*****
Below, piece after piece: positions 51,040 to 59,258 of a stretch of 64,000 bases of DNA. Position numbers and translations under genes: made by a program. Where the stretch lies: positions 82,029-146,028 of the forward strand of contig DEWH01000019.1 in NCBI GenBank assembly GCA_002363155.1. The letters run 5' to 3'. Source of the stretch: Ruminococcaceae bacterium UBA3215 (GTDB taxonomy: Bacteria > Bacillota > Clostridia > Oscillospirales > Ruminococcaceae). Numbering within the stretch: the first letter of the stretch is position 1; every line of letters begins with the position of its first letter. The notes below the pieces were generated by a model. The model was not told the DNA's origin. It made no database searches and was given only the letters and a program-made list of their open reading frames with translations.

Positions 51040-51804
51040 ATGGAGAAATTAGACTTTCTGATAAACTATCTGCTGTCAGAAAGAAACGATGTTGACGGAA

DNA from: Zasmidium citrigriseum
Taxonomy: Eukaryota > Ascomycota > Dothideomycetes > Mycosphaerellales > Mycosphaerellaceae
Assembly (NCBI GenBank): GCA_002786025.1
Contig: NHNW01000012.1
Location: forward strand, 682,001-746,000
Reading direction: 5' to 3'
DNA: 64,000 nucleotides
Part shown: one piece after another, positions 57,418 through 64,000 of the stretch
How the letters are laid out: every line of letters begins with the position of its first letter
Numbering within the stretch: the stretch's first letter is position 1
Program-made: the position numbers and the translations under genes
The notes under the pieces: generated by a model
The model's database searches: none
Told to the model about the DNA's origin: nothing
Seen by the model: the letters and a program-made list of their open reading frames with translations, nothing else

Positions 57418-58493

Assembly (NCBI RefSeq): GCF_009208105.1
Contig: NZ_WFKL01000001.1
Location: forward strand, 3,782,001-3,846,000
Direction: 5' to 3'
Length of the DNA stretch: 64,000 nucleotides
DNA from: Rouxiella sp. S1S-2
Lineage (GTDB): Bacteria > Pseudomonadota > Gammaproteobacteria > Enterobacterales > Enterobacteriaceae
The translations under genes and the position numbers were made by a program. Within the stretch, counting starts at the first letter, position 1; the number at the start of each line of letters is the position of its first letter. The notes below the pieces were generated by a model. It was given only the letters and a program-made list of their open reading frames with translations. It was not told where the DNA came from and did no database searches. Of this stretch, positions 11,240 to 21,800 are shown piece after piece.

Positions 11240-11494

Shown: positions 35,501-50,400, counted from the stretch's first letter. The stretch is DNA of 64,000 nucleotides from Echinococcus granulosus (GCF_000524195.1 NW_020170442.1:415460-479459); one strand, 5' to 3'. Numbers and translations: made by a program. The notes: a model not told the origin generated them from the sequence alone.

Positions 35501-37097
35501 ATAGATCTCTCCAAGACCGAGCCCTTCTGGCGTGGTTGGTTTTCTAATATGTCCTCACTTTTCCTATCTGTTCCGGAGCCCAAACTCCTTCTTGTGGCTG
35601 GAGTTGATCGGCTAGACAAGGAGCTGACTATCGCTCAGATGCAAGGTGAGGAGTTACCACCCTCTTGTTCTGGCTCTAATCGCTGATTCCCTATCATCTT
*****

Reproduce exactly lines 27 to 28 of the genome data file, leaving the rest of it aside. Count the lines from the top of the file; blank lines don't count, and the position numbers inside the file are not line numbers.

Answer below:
The translations under genes and the position numbers were made by a program. Within the stretch, counting starts at the first letter, position 1; the number at the start of each line of letters is the position of its first letter. The notes below the pieces were generated by a model. It was given only the letters and a program-made list of their open reading frames with translations. It was not told where the DNA came from and did no database searches. Of this stretch, positions 11,240 to 21,800 are shown piece after piece.

Positions 11240-11494